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BFS 2016: Custom titanium for every trail and road adventure from Hilite

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BFS_Hilite_titanium-XC-trail-full-suspension-prototype_complete

Starting with this prototype full suspension 29er with pivots only at the linkage driven shock, Hilite is expanding their premium titanium offerings to cover everything from road and touring to all manner of trail riding. The Swiss custom titanium bike builder leans heavily on simple drivetrains and spec’ed most of their bikes at the Berlin Bike Show with Gates belt drives and either Rohloff hubs or Pinion gearboxes. Click past the break for a closeup look at this trail prototype, plus a couple of Pinion solutions and a fat tire tourer…

BFS_Hilite_titanium-XC-trail-full-suspension-prototype_rear-end BFS_Hilite_titanium-XC-trail-full-suspension-prototype_chainstay-flex-plate

The prototype XC full suspension bike adds to a more conventional 4-bar 27.5 design already in Hilite’s catalog. Getting rid of the pivots let the builders use a belt drive setup, with claims of having a constant enough chainstay length to maintain belt tension. As is the case with most ti flex rear ends, this prototype uses a wide flexing plate at the bottom bracket. The seatstays then drive the shock through two independent rocker arms attached to the toptube for a bit of added stiffness. Hilite uses a driveside seatstay break about 15cm from the dropout that is so smooth, it’s easy to wonder how they would have gotten the belt in place. The bike is still in development, so no word of pricing or availability.

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Like several other companies on hand in Berlin, Hilite is invested heavily in alternative transmission bikes. This Lefty-equipped 29er hardtail gets a Pinion P1.12 gearbox. Together with paragon slider drops and a split seatstay for Gates belt drive.

BFS_Hilite_titanium_Pinion-machined-bridge BFS_Hilite_titanium_Pinion-forged-bridge

Hilite has been building with Pinions for years in titanium in 9, 12 & 18 speed gearbox options. They had developed a nicely finished plate-style machined bracket to mount the gear box (left), but now have an exclusive, all-new forged ti Pinion bridge (right) that will be used on all future Pinion bikes. They tell us the new part boosts bottom bracket stiffness and gives them more flexibility at the chainstay to accommodate both road and trail oriented bikes.

BFS_Hilite_titanium-XC-trail_Pinion-hardtail_complete BFS_Hilite_titanium-XC-trail_Pinion-hardtail_Tune-seatpost-clamp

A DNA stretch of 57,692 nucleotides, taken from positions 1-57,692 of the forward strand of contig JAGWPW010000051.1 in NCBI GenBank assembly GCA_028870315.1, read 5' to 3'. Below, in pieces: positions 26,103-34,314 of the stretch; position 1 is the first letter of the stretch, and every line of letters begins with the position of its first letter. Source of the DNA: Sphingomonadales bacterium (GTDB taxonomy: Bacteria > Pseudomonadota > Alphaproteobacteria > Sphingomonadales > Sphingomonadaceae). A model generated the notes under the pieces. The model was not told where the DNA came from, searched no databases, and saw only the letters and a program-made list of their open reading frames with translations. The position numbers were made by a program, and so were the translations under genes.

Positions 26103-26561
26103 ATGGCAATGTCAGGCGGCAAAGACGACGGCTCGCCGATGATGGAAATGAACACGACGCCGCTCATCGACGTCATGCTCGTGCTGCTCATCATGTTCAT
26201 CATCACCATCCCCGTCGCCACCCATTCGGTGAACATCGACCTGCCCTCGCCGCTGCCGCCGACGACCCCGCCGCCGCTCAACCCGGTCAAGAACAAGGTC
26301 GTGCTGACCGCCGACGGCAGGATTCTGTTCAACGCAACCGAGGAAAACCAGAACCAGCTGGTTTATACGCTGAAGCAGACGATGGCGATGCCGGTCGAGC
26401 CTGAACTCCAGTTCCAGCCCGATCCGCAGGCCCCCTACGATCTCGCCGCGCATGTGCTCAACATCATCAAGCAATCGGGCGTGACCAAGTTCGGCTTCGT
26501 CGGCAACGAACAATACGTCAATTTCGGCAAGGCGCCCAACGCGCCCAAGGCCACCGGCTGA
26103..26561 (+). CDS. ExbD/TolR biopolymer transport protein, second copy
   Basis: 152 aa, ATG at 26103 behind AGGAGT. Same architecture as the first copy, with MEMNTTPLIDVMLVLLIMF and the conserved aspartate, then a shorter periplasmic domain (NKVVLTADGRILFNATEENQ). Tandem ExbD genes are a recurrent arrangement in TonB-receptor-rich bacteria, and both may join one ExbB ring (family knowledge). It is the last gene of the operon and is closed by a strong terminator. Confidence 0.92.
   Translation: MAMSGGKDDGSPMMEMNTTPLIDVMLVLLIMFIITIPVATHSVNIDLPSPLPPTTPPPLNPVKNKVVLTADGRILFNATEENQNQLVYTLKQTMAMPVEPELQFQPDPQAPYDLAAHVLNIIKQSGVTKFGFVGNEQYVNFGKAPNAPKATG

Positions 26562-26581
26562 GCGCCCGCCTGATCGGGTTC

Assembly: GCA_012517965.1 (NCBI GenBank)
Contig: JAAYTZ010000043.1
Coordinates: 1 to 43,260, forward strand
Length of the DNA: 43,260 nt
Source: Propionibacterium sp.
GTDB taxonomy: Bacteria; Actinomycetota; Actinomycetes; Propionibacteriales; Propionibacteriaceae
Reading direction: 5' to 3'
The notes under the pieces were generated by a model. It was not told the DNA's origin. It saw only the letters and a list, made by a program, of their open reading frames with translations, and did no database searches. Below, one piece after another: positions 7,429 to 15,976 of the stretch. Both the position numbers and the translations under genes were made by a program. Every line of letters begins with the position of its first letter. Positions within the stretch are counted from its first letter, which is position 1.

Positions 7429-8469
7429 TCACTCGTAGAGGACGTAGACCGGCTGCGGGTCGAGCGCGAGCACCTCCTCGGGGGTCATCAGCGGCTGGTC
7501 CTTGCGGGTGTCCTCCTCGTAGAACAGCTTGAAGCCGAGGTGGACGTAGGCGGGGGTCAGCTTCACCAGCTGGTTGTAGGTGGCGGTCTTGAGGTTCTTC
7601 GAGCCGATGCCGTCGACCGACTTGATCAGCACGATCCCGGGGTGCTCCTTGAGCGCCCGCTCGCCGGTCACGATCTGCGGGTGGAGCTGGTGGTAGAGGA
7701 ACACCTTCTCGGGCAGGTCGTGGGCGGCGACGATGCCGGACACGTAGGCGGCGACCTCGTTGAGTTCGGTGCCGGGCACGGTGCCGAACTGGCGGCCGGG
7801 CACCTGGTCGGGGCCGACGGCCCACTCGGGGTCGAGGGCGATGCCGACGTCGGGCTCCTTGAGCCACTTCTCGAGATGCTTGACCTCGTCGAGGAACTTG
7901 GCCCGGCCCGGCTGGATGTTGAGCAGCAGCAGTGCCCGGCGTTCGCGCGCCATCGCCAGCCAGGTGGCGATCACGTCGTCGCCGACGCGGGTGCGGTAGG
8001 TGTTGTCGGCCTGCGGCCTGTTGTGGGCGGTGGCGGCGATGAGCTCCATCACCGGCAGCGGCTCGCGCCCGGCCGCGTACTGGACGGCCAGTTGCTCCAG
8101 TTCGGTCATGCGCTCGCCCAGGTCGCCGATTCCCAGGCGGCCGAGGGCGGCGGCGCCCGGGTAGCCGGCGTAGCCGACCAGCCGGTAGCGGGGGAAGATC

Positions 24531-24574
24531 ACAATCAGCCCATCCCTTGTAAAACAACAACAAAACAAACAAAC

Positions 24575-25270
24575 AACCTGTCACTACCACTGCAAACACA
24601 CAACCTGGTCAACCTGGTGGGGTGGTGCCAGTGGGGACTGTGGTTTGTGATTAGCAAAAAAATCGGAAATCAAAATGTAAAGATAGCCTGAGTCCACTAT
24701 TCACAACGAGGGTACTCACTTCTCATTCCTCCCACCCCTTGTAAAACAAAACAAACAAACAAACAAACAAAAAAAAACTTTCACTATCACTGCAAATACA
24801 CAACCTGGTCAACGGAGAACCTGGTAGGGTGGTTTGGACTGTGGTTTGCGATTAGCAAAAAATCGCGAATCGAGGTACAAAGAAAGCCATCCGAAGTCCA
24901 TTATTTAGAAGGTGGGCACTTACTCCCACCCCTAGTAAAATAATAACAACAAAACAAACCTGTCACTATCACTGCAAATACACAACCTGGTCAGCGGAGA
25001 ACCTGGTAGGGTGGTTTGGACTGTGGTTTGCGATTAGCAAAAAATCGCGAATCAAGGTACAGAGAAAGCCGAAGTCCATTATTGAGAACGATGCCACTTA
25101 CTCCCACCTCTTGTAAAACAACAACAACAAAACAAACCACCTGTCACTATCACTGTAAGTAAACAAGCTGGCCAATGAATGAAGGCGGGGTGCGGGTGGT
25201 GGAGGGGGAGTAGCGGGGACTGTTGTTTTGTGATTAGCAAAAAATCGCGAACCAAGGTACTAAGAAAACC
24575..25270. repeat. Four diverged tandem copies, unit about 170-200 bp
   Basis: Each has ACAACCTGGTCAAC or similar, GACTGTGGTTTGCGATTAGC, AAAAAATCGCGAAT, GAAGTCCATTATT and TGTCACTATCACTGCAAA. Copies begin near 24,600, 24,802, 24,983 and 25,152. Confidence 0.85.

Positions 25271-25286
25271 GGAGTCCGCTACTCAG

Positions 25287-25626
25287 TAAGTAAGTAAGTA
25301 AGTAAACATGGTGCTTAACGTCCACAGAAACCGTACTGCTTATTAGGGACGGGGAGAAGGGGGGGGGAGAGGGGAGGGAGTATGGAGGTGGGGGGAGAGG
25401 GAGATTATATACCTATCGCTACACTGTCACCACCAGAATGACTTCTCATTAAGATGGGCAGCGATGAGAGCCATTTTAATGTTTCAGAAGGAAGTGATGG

This bike uses the tiny 27g Tune Würger quick release seatpost clamp, whose curved ti lever nicely matches the all grey build. While Hilite only sells complete bikes, the build can have a huge impact in overall pricing. But to get an idea, this frameset including the P1.12 gearbox and crank sells for ~4000€.

BFS_Hilite_titanium-fat-tire-light-trekking_complete

For another premium option, Hilite had this titanium belt drive adventure bike. Built up on Enve M60 wheels wrapped in fat 235″ Schwalbe Super Moto balloon tires. With the lightweight set of Apidura touring bags we tested last fall, this bike was made to handle everything from beach racing to hardpack dirt, and every bit of road in between.

BFS_Hilite_titanium-fat-tire-light-trekking_drivetrain BFS_Hilite_titanium-fat-tire-light-trekking_rear-end

Definitely a premium build, it’s driven by a THM Clavicula crankset and Gates Centertrack to a Roholff rear hub. It also uses SRAM Red controls paired with the Gebla Rohbox to shift the internally geared rear hub. This compete bike would probably set you back close to 10,000€ with those components, but the base frame would only be around 2300€ + 650€ for the ti fork.

And if these bike don’t scratch your itch, Hilite has titanium in plenty of other options, including a full-on randonneur, a cross racer, fully-rigid 27.5+ or 29+ with a segmented ti fork, city riding mixte, or even a proper touring tandem, and more… pretty much all available with the same simple drivetrains. They even do full custom carbon bikes that are made-in-Switzerland at their HQ in Basel.

Hilite-Bikes.com/titan

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MIrwin
MIrwin
8 years ago

Is it just me or does that FS frame’s HA look crazy steep?

Tim
Tim
8 years ago

Yeah, that HTA looks like it’s around 76 degrees.

Antoine
Antoine
8 years ago

It’s slightly pitched downward but still that’s a weird geo, especially by 2016 standard. All bikes looks to have supershort wheelbase too. Finally those pivots !!! Man they look soooo weak. My old stumpy look oversized compare to this and still was eating bearing in 15 rides and was flexy as hell. Those german should learn a few tricks from taiwanese engineering i feel 🙂

Mike D
Mike D
8 years ago

Those Ti pivots = all the laughs. Noooooooo way.

Matt
8 years ago

“Hilite uses a driveside seatstay break about 15cm from the dropout that is so smooth, it’s easy to wonder how they would have gotten the belt in place.”

Why not just use the shock linkage?

Barbar
Barbar
8 years ago
Reply to  Matt

Excellent point … I imagine they don’t want to disappoint the clientele by making the thing too cheap.

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